How do I...

Keyboard shortcuts inside applications

How do I set up keyboard short-cuts?

To set up global shortcuts (which work whatever you're doing) you need to have a ROX-Filer pinboard or panel active ROX-Session can set these up for you). Any item on a pinboard or panel can have a keyboard shortcut set for it by choosing 'Edit Item' from the popup menu.

You can also set keyboard shortcuts for use in filer windows (and some other applications) like this:

  • Open the menu.
  • Point at a menu item, but don't click on it.
  • Press the key.
  • Close the menu.

Keys are automatically saved when the filer quits.

The GTK developers have decided to disable this feature by default. To turn it on:

  • If you are running ROX-Session it will be on by default. It can use controlled using the Keyboard configuration applet.
  • If you are running GNOME, use gconf-editor to turn on the /desktop/gnome/interface/can_change_accels option.
  • If you are using some other XSettings manager, you will have to find how it lets you configure this (anyone know how to do this with xfce-settings-show?)
  • If you are not running an XSettings manager, you can instead add this line to your ~/.gtkrc-2.0 file:
    gtk-can-change-accels = 1

I use SuSE 9 and it still doesn't work!

You also need to create an empty file called ~/.no-qtrc-to-gtkrc-mapping, then log out and log back in again.

Stop the green error messages from appearing

I tried a KDE application and the screen filled with debug messages!

For some unknown reason, KDE defaults to debug-level logging. To stop it printing
all that stuff, run kdebugdialog and turn all the options off.

I get messages from other programs too

The messages are actually displayed by ROX-Session, but are sent by other applications. Since error messages mean that something has gone wrong, you should report a bug against the program producing them (NOT against ROX-Session!).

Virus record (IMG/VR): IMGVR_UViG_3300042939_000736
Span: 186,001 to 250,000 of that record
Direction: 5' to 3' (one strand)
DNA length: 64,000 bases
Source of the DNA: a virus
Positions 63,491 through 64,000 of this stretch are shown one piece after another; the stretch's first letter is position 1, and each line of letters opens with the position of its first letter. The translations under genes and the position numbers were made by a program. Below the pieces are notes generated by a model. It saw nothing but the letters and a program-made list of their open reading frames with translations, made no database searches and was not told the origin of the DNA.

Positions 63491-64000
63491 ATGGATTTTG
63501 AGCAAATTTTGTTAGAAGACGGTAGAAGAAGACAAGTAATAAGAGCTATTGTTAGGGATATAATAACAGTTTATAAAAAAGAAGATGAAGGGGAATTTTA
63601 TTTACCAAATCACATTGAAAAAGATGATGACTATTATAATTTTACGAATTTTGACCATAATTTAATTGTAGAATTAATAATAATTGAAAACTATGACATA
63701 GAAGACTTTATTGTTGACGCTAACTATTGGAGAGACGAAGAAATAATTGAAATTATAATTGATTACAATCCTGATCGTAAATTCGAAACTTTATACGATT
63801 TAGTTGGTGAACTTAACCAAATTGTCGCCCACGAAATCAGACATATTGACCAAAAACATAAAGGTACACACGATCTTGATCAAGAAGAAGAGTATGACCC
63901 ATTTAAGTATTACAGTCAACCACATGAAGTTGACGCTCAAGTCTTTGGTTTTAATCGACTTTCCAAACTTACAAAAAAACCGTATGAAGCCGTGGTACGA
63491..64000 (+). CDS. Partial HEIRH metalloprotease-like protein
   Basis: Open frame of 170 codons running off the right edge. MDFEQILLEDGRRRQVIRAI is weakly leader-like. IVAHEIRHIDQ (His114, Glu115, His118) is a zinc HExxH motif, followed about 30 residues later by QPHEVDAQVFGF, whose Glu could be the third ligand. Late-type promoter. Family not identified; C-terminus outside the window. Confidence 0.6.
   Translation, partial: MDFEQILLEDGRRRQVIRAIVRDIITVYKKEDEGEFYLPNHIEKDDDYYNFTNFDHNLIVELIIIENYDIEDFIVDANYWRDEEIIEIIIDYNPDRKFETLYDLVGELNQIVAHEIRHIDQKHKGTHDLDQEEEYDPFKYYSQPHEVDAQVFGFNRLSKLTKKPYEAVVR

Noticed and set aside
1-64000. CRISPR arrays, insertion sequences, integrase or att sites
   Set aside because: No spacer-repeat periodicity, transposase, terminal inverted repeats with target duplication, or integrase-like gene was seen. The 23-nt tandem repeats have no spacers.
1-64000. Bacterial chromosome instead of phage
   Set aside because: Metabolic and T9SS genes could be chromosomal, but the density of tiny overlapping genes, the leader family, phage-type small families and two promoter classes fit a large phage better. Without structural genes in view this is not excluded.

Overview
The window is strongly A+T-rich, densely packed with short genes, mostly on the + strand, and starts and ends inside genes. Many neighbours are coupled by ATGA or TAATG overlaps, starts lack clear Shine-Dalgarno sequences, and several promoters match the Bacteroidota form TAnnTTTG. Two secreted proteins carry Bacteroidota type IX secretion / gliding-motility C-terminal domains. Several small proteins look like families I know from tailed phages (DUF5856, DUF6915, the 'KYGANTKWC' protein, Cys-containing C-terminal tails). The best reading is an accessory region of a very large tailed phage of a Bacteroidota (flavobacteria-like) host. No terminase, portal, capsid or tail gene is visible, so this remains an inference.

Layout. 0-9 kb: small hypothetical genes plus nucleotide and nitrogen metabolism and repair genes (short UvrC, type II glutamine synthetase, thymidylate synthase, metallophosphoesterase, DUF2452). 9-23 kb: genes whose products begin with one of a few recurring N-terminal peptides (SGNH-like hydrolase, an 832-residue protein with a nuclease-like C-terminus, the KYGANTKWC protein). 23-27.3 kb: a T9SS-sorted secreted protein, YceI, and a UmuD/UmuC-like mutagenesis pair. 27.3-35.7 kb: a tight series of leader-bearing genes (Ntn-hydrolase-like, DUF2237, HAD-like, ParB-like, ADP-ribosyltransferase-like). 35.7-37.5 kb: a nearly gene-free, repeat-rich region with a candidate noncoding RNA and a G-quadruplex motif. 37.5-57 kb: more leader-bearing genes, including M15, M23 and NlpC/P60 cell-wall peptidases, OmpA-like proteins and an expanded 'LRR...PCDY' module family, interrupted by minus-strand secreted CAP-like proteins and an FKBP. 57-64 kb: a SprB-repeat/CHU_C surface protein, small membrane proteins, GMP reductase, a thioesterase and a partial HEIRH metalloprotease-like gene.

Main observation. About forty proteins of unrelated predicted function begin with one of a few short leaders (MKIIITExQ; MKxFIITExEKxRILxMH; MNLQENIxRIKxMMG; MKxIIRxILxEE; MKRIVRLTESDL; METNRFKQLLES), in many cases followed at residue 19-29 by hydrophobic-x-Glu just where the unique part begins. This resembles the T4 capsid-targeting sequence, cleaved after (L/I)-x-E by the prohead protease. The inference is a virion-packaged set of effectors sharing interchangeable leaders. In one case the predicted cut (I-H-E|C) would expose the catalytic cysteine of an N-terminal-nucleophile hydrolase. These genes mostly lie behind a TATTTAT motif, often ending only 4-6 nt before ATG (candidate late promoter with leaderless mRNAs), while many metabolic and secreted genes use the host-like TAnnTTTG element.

You can set how long the messages are displayed for from ROX-Session's Options box, and you can see a log of old messages there too. You can also see the log by right-clicking on the messages as they're shown, which is useful if you need more time to read them, or if you want to copy-and-paste into a bug report.

If you really need to disable messages (because some application is just too noisy), you can do this in its AppRun file:

exec some_app "$@" 2>&1

The extra 2>&1 at the end of the exec line causes errors to be treated as normal (non-error) output, so ROX-Session won't display them.

To hide messages from your window manager, create a script containing:

exec window_manager "$@" 2>&1

Then use the name of that script in the ROX-Session Session Settings box.
Note that we do not provide any way to supress all error messages from all applications (despite frequent requests). Ignoring errors is never the right thing to do, and providing this option to users would be irresponsible. Although you may think that the warnings you see are harmless, the same bug could be causing serious trouble to other users. The developers may spend weeks trying to track down the problem, when the message you saw would have located the problem instantly.